Terry: One of the things we try to do is we look at what are your strengths and what are your weaknesses. We have a person start with their story. What’s been going on in my life so far? I think it’s really good to look at our own stories in a way when we tell it to a coach we’re seeing it through our lens, but now we’re also hearing our story through that other person’s lens. And they may ask them questions that make us think about our lives in a different way.

Terry: We’ve got process in the in place where you look at, okay, now here’s your story. What can you identify as strengths out of your story? A lot of times people end up being misaligned where they’re working out of their weaknesses more than they’re working out of their strengths. And looking at it and just asking yourself that question, “Is my life lined up? Is my work? Is my ministry or the different things that I’m doing in life? Am I operating more out of my weaknesses or am I operating more of my strengths? And what can I do about that?”

Terry: And that’s where coaching comes alongside of it. No one’s telling you what to do. It’s more along the lines of, “Hey, have you ever thought about this? Have you ever looked at it from this perspective?” And it’s a value to the person to do that.

Mike: Yeah. And I would jump in and add a couple of things. One is it isn’t just about personal introspection. Life, whether a person believes in God or not, we do come from a perspective that there is a creator that made us and he made us a certain way, and that is in relationship to other people.

Mike: And when you’re doing introspection or thinking about yourself and you’re sharing that with another person, you are meeting a human need to connect with another person. So it isn’t just you sitting in your room by yourself having this personal introspection moment, though that’s part of it so that you have something to share. But journey coaching is about connecting with another human. And your ability to think about your own life and share that with another person in and of itself is fulfilling and healing and human no matter what you believe. That’s a very common experience for everyone.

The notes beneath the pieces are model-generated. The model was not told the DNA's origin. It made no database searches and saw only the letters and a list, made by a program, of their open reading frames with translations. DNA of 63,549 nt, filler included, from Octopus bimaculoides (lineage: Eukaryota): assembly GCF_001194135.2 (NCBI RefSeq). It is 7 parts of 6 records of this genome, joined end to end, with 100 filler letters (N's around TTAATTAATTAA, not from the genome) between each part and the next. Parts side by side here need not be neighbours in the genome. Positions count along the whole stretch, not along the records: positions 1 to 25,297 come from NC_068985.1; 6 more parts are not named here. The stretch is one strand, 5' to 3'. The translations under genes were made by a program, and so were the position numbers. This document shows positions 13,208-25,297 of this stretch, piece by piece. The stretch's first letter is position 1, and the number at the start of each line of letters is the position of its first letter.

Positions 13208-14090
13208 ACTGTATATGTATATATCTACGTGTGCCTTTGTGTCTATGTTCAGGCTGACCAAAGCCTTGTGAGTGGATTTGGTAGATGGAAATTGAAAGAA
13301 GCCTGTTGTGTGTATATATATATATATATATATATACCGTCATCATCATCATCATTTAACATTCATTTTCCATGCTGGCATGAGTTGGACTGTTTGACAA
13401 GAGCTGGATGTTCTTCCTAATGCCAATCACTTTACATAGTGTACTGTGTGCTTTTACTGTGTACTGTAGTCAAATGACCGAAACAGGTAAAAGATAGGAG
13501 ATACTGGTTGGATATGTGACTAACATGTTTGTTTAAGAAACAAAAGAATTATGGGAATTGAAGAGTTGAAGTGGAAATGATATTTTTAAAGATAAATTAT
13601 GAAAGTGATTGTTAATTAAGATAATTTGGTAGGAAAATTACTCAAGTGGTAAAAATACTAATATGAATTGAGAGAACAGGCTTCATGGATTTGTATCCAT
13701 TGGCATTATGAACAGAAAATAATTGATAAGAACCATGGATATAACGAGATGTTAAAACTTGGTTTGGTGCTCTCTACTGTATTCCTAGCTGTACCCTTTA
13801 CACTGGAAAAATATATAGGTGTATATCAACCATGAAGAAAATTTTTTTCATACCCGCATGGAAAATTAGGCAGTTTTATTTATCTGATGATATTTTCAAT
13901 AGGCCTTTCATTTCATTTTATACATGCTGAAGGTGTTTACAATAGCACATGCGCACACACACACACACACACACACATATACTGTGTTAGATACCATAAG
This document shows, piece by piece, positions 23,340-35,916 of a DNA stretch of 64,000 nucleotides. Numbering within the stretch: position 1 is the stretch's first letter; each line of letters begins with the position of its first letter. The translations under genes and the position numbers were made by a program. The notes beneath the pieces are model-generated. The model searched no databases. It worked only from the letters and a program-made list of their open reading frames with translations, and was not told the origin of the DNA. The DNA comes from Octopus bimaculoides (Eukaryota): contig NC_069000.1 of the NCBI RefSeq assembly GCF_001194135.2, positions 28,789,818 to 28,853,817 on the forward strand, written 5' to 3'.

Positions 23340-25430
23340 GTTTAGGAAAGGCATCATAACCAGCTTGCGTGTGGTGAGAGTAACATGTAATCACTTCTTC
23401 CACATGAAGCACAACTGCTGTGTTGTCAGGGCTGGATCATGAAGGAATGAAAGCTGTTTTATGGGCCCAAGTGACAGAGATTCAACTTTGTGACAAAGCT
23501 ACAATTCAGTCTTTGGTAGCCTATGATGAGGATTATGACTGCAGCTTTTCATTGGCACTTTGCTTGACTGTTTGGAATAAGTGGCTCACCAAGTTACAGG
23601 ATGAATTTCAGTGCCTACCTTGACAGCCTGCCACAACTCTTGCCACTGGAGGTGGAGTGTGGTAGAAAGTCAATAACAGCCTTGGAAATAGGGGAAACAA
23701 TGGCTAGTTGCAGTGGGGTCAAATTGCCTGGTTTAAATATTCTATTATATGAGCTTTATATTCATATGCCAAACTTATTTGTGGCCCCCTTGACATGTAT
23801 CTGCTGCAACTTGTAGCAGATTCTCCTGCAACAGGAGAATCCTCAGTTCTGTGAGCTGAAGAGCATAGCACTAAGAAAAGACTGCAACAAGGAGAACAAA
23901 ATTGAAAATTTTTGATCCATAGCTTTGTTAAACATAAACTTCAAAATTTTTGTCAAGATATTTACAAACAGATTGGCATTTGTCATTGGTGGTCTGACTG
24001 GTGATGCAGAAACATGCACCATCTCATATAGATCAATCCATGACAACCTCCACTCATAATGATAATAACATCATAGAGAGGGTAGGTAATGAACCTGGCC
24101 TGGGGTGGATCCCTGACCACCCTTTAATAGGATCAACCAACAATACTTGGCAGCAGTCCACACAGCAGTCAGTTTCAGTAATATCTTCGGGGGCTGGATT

Mike: So I would just add that I think, Terry, just to add into what you said.

Terry: Yeah, sure.

Lianne: Yeah, and it sounds like it’s all in the name, the journey. And so therefore taking a pause and getting another perspective from somebody else who’s extremely helpful is a good idea.

Lianne: Now, I also wonder, thinking from the perspective of somebody who does have a strong faith, and they may be saying to themselves, “Why not just get up in the morning, pray to be in God’s will, and then go about your day? Why take time out for a Journey Coaching type of experience?”

Mike: Sure. And I think I’m probably going to piggyback now because I gave away my answer. I think the answer applies to whether a person is a Christian or not, but certainly God has clearly created a community of people for himself, not just individuals who worship him. That’s why we don’t have our own churches, every individual one of us. We have a church that we’re a part of.

Mike: And so again, in order for two people to connect, they bring what they’re possibly interacting with God within their prayer closet and they process that with other people. And that’s part of the journey of the church or all of the church walking with that together. And Journey Coaching just says, “Hey, we’re going to find a way for that to at least happen between two people,” because what we find in all sociological studies in the church and outside of the church actually, and I don’t know exactly what these figures are, but it’s between 80 and 90% of people would call themselves lonely or they have nobody to connect with. So it’s not working in the culture or in the church to try to do something alone.